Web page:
So there is 0% risk of paying to much as long as you bid what you are willing to pay...

If an item is worth 200m to YOU and you bid 100m... you are just hurting yourself. Cause if you win the item for 100m or less you got lucky, if you lose the item for anything between 100m and 200m you just lost an item you thought was worth 200m, if you lose for anything over 200m well then someone else valued it higher then you.

Sure, knowing what other have bid on an item (so far) might affect your evaluation of the item and it's market value... but so will actually looking up similar items and checking their values and bids. As you said it's dependent on correct information.

But this is a mute point, as there is 0% chance you can "overbid" on something, provided you bid what you are willing to pay.

As for all of Diablo 3 item's and their worth:
An item is worth what someone is willing to pay for it!
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Now maybe I have 96% probability of winning if I bid 100m instead.
There maybe a 4% who can outbid me, but I'm happy with 96%.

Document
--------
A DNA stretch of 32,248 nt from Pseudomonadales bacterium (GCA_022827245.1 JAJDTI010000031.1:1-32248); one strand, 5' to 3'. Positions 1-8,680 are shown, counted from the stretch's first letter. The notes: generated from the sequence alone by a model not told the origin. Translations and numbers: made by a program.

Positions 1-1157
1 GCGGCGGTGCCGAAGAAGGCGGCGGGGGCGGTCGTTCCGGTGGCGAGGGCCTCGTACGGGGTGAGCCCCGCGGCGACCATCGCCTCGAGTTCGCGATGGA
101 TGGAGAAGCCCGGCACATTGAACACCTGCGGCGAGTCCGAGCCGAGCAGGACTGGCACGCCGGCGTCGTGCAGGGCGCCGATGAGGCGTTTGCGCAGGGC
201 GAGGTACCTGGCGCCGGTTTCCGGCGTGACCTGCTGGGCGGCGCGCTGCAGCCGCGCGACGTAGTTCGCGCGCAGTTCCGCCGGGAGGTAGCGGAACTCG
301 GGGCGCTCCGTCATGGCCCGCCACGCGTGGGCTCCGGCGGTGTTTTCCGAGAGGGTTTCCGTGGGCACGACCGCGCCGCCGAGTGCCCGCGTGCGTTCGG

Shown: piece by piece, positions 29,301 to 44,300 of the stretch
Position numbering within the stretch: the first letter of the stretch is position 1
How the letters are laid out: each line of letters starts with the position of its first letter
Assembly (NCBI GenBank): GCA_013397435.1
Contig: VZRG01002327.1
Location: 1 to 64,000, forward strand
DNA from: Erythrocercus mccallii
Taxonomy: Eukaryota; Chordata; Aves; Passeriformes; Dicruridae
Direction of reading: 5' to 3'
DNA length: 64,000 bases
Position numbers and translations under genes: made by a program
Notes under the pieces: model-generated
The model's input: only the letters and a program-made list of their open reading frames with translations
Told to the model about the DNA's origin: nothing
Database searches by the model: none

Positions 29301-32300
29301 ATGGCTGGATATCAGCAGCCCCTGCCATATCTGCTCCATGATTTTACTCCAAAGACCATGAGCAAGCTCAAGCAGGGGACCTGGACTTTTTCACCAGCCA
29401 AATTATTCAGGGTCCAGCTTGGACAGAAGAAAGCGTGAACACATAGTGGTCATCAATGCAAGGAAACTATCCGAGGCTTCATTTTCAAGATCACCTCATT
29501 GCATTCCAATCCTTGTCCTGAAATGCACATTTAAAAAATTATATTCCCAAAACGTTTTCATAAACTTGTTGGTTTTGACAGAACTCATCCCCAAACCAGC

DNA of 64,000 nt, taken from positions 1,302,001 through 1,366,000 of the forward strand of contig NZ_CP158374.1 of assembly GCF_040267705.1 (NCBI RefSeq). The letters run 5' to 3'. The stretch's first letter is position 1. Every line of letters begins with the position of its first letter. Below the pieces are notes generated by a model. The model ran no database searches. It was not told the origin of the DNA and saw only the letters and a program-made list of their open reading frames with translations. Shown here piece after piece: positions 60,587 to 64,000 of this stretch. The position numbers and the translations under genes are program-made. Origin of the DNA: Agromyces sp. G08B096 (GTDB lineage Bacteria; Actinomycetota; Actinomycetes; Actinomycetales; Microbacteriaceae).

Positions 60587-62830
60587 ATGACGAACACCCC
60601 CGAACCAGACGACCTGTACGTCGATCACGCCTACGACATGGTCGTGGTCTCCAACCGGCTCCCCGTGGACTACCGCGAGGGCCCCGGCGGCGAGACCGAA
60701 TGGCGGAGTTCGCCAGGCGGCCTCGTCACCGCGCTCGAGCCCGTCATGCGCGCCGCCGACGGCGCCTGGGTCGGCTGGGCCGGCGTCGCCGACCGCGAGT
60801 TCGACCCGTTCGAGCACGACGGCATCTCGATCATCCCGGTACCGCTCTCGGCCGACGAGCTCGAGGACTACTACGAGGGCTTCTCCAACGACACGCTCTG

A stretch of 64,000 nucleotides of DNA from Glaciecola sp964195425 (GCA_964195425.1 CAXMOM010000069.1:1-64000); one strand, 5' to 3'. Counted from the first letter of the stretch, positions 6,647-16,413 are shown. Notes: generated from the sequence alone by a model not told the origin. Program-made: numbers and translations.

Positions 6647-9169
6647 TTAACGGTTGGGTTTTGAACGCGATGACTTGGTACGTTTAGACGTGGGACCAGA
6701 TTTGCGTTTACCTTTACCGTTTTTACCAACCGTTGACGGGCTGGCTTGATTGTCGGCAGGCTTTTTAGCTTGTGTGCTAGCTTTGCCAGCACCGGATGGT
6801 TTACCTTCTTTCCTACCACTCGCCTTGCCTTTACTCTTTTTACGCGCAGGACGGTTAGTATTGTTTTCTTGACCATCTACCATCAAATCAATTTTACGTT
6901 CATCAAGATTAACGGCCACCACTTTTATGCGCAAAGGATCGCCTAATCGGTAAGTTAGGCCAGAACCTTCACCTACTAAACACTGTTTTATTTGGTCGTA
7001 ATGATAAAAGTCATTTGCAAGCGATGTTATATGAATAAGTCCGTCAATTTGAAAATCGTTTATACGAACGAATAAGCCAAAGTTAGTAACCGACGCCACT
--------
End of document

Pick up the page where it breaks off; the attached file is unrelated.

As for all of Diablo 3 item's and their worth:
An item is worth what someone is willing to pay for it!


This in principle, and just like Blizzard, fails to account for reality.

I would have agreed with you if not for the bots who dominated this game and had exlcusive reign over the AH.

With license to print money, bots have no sensitivity to price valuation and are willing to pay at any price...this throws your sense of what true market value is.

It's already common knowledge that bots caused the early massive inflation to their favour. If inflation occured naturally due to fair competition within the system, I would have agreed with you, because people will then be willing to pay for an item's true worth.

But then some people were *given* license to print money....I'm still curious how you successfully bid against them?